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I am a Physics 1 student and I have a few questions that I don't understand.
1. When an object is spun in a circle horizontally, what keeps it from falling down? Doesn't it have the Force of gravity acting on it, but how does it remain up?
2. When I hold  a string with something attached to it and then yank it very hard, how does the force get converted upwards and pull that object up?
3. Acceleration is m/s^2 right? Then why is it when you use d=1/2(a)t^2 the acceleration becomes 2m/s^2????

Hello Philip,

1.  Yes it does have gravity acting on it. Take a look at this wikipedia page.
Go to the Properties section. That will explain how a gyroscope stays upright. It also explains how a toy spinning top stays upright.

2. What direction are you jerking it? If you jerk upwards, that might explain why the "something" is pulled up.

3. Acceleration is in units of m/s^2, yes. The magnitude of a depends on what values you plug in for d and t. If d = 1 m and t = 1 s, when you solve for a, it will be 2 m/s^2.

I hope this helps,


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Steve Johnson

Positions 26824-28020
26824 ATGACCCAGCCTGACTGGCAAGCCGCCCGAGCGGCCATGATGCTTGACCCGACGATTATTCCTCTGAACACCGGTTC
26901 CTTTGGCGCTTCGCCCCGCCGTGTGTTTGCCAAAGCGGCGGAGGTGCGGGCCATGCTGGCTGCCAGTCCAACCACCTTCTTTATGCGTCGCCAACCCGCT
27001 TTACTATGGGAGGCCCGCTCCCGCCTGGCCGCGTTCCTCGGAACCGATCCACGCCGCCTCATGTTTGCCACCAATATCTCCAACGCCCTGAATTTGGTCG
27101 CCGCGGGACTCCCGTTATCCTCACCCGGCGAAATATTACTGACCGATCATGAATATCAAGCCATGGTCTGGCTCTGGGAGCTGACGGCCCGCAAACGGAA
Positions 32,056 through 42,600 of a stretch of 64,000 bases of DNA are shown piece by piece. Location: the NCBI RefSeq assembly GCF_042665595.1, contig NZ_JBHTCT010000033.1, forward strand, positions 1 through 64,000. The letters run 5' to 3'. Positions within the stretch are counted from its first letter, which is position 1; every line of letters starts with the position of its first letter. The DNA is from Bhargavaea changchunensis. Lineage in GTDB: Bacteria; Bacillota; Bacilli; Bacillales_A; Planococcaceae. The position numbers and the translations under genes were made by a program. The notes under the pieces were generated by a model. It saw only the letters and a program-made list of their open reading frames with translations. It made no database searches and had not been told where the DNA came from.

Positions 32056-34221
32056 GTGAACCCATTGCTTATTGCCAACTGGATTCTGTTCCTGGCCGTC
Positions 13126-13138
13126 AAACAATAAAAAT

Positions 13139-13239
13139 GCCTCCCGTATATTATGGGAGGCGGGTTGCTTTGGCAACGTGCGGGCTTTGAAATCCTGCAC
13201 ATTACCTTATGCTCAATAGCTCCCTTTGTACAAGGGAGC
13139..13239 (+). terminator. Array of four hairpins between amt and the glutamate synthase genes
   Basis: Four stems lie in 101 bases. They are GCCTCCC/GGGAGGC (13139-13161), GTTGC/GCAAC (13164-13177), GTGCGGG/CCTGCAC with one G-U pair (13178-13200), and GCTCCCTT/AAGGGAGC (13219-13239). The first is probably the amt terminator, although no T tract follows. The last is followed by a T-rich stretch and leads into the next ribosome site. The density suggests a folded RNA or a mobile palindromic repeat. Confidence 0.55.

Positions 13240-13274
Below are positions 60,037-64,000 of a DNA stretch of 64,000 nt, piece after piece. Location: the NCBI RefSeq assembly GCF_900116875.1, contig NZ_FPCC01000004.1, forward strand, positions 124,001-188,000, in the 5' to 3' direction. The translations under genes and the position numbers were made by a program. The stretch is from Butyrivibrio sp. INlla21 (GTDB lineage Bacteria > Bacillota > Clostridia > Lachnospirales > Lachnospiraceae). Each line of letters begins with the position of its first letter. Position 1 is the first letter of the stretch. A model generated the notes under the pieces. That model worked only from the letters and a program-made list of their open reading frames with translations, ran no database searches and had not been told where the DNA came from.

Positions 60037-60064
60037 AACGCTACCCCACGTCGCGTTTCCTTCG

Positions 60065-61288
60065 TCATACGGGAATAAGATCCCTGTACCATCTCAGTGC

I would be delighted to help with questions up through the first year of college Physics. Particularly Electricity, Electronics and Newtonian Mechanics (motion, acceleration etc.). I decline questions on relativity and Atomic Physics. I also could discuss the Space Shuttle and space flight in general.


I have a BS in Physics and an MS in Electrical Engineering. I am retired now. My professional career was in Electrical Engineering with considerable time spent working with accelerometers, gyroscopes and flight dynamics (Physics related topics) while working on the Space Shuttle. I gave formal classroom lessons to technical co-workers periodically over a several year period.

BS Physics, North Dakota State University
MS Electrical Engineering, North Dakota State University

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